CU: Yeah. You’ve come a long way, we’ve got a long way to go. [laughs] Basically what his message was. Which was, he outlined a whole lot of things that had been accomplished. It was basically talking about how, how you can do things and he was talking about the Montgomery bus boycott, which had happened, that was all over the, and you’re thinking, “Boy in the middle of Montgomery, Alabama, integrate the buses. Well, we probably can do some things in Austin, Texas as well,” you know? So it was it was that kind of message about how far we had come in terms, from two points of view: from overcoming, some of those obstacles like back of the buses which meant by some mechanism, either through the courts or through whatever of convincing the majority of the community that that needed to be done, but at the same time on the other side, convincing the minority community, the Black community, that you need to do it. That if you don’t do it it’s not going to get done. You have to make this commitment to do this, and if you do, some things can be accomplished.

To me it was pretty much overwhelming, I just, because he is, he’s such a powerful speaker and in person I think much more powerful than, you could ever portray on television. When he is sort of, free to use the kind of examples that he used, like the Montgomery bus boycott and talked about the kind of people that caused that to happen, just ordinary working people who rode the bus to work every day. These are not professionals and all that kind of stuff, they were just those folks who got up every day and got on the bus to ride to their job across town, just ordinary citizens. And if those kind of folks can come together and make a difference, then everybody can. And just the way he presented all those kinds of factors, just compelling, saying “Well, you know, I mean I don’t have any excuse.” [laughs] And a lot of times, we, you know how it is, particularly science majors in graduate school, you can hide everything behind that if you want to. You really don’t have time to do anything [laughs] and you feel comfortable doing it. “Hey I got to go. I got an experiment going in the laboratory I got to do. I’m sorry but I have to have this,” you know, kind of a thing. But then you felt compelled that there was nothing more important than making a commitment for yourself and for your community, for how you wanted to perceive yourself as a person and how you wanted other people to perceive you.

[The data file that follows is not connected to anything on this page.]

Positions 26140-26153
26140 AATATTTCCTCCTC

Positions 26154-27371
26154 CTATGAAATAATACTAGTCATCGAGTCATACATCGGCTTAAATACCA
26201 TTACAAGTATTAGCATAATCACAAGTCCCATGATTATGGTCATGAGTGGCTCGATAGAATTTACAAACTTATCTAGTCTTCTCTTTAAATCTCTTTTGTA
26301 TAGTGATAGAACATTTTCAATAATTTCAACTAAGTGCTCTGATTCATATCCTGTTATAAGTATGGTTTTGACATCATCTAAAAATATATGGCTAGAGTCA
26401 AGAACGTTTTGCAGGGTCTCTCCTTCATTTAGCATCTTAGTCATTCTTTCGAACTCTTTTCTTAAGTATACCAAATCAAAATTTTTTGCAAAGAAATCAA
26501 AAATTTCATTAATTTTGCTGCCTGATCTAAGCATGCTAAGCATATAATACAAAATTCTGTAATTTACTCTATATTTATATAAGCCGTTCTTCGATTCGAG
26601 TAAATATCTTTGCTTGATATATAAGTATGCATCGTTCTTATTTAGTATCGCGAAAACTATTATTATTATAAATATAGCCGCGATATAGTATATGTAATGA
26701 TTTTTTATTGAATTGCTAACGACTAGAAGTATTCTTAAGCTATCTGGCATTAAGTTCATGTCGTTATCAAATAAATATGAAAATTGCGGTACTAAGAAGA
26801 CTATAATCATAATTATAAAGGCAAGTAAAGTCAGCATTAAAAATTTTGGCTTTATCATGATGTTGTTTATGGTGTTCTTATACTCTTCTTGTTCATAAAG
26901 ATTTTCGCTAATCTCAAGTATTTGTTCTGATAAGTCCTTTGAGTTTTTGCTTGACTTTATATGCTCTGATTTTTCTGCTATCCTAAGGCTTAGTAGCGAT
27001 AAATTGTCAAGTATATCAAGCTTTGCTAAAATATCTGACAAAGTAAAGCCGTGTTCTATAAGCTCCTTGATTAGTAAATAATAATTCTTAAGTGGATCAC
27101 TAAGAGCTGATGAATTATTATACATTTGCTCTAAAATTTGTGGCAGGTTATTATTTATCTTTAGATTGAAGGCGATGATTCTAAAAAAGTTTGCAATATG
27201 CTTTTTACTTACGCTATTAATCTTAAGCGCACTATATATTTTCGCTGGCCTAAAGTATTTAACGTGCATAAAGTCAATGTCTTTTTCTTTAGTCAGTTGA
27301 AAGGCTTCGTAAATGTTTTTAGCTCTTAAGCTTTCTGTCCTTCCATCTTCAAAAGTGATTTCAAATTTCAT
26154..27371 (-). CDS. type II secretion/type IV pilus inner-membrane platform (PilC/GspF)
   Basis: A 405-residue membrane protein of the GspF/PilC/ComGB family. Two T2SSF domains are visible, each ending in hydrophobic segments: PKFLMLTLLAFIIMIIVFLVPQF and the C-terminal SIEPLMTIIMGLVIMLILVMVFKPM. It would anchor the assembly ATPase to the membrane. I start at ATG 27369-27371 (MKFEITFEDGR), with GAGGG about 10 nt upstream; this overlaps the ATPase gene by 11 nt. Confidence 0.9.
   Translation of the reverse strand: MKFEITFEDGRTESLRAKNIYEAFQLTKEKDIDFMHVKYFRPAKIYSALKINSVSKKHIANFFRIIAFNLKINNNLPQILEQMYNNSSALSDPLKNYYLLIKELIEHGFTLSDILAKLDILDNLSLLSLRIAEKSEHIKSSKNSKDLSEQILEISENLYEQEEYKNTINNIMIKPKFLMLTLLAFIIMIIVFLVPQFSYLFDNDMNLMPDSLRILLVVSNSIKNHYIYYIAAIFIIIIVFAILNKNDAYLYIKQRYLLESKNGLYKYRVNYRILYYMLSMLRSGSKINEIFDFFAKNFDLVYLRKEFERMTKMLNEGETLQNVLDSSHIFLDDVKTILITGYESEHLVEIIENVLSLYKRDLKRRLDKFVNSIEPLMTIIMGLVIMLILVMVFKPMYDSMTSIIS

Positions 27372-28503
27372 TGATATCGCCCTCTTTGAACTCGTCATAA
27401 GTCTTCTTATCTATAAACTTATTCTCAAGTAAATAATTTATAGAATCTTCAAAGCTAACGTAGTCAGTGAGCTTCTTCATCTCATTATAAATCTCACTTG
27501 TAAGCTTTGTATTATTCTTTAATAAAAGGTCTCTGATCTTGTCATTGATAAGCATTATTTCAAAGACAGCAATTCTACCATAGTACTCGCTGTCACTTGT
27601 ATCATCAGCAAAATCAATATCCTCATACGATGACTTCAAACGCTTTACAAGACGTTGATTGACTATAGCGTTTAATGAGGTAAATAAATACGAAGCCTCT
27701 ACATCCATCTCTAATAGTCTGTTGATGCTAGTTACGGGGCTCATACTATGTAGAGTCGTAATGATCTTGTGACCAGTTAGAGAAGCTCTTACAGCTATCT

Disclaimer:
“Oral Narrative as History.” Students received class credit for this work, and were under the supervision of Dr. Martha Norkunas, director of “The Project in Interpreting the Texas Past.”

Every effort has been made to transcribe the audio recordings exactly. On occasion a word, or phrase, was difficult to hear and this is indicated by a question mark in brackets.


Charles Urdy

Interviewee:
Charles Urdy

Interviewer:
Heather Teague

Date of Interview:
February 23, March 9, 2004

Place:
Lower Colorado River Authority, City Council Room, Lake Austin Blvd., Austin, Texas

Recording Format:
Sony Mini Disc MZ-R50 with stereo microphones; 80-minute minidiscs

Transcriber: 
Heather Teague